1948. A rare behind-the-scenes shot of Ava Gardner and Robert Walker preparing to film a scene for One Touch of Venus. A caption on the back of the photo reads:
CAMERA ANGLES – – Some Tricks of the Movie Trade
Did you ever sit watching a movie and suddenly find yourself wondering – how did the scene on the screen get photographed? Maybe it’s the action that intrigues you, maybe the circular sweep of the scene, making you wonder how the camera crew kept out of the picture. Since “The Birth of a Nation” brought new meaning to the motion in motion pictures, cameramen have been perfecting movie techniques. Herewith some photographic evidence of their photographic skill.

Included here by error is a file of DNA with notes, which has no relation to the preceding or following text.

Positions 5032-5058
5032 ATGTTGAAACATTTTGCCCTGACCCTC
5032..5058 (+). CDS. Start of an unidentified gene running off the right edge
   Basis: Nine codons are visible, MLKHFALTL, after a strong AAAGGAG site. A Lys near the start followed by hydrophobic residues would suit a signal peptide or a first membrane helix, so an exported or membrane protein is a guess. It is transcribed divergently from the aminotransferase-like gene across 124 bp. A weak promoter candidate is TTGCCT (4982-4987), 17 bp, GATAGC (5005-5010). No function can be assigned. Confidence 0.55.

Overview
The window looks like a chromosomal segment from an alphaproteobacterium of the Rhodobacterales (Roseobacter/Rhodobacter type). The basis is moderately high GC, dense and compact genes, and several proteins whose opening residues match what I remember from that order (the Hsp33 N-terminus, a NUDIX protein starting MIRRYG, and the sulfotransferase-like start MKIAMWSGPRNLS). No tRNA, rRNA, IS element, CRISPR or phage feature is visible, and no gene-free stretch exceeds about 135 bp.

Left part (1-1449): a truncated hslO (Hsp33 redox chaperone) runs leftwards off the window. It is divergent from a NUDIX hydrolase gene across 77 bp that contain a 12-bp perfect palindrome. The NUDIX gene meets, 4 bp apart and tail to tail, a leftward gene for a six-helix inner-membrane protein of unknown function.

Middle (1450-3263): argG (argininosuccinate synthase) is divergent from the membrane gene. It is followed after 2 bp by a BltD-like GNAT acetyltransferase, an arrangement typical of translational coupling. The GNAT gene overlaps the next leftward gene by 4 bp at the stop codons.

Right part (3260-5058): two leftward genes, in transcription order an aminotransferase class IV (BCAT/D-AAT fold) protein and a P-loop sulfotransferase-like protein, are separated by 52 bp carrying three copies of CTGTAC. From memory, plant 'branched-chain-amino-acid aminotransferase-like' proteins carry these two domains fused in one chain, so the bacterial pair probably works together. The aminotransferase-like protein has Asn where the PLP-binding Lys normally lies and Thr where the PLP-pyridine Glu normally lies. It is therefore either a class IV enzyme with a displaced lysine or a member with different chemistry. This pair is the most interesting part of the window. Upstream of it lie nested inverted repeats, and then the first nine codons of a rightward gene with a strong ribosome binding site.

1. “One Touch of Venus,” soon to reach the screen with Ava Gardner and Robert Walker in starring roles, will mark the debut of the “dancing tripod.” Invented by Frank Planer, shown making an adjustment, it consists of a slender steel ring encircling a dancing couple. It is equipped with rollers enabling it to follow the dancers. Camera stand is part of the framework, so camera is close to dancers at all times. First one dancer, then the other is strapped to framework, making possible closeups of the other dancer throughout movement of dance. Director Wm. A. Seiter watches preparation for scene in “One Touch of Venus.”